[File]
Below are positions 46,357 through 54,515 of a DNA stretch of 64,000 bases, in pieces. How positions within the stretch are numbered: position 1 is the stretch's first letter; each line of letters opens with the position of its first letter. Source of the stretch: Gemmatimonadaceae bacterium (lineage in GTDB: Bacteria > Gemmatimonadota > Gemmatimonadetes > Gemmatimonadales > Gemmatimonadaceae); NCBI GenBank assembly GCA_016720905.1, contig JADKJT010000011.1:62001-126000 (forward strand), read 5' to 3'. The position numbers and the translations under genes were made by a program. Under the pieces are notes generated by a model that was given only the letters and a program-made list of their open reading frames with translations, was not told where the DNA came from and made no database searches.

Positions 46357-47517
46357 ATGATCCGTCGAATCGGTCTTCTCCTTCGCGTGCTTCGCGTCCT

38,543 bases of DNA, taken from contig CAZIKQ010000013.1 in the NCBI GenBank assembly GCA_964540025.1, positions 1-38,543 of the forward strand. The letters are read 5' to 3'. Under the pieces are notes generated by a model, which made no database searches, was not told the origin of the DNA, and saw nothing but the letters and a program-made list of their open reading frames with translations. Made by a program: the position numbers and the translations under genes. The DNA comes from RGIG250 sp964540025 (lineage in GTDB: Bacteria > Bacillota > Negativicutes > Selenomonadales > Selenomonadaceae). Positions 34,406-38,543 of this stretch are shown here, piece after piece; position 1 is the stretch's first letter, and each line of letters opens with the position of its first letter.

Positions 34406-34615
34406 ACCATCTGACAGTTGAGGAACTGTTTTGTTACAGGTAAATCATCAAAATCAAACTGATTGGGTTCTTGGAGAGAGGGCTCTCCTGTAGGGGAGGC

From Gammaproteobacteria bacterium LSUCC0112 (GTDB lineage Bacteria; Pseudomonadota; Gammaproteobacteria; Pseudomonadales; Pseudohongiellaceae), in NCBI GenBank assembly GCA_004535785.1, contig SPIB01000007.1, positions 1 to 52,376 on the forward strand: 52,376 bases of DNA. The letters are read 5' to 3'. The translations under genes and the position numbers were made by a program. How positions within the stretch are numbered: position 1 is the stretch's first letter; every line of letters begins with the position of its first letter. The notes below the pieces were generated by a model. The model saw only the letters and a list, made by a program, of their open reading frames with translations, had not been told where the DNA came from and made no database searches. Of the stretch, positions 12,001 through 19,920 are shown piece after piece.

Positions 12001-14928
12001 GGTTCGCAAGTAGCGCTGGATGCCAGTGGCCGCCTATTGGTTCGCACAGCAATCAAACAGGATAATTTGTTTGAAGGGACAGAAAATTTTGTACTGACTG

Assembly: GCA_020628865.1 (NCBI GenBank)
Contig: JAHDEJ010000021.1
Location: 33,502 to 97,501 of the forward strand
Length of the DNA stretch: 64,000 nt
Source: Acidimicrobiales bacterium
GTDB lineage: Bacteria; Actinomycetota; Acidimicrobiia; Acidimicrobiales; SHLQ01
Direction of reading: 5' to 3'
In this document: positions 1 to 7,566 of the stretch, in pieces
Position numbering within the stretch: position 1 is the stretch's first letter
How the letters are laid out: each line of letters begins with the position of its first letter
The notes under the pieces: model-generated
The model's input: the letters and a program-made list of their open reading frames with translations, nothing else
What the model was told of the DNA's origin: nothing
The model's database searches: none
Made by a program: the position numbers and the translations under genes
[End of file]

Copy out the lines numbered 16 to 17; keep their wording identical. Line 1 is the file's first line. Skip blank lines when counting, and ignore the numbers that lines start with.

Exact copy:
Direction of reading: 5' to 3'
In this document: positions 1 to 7,566 of the stretch, in pieces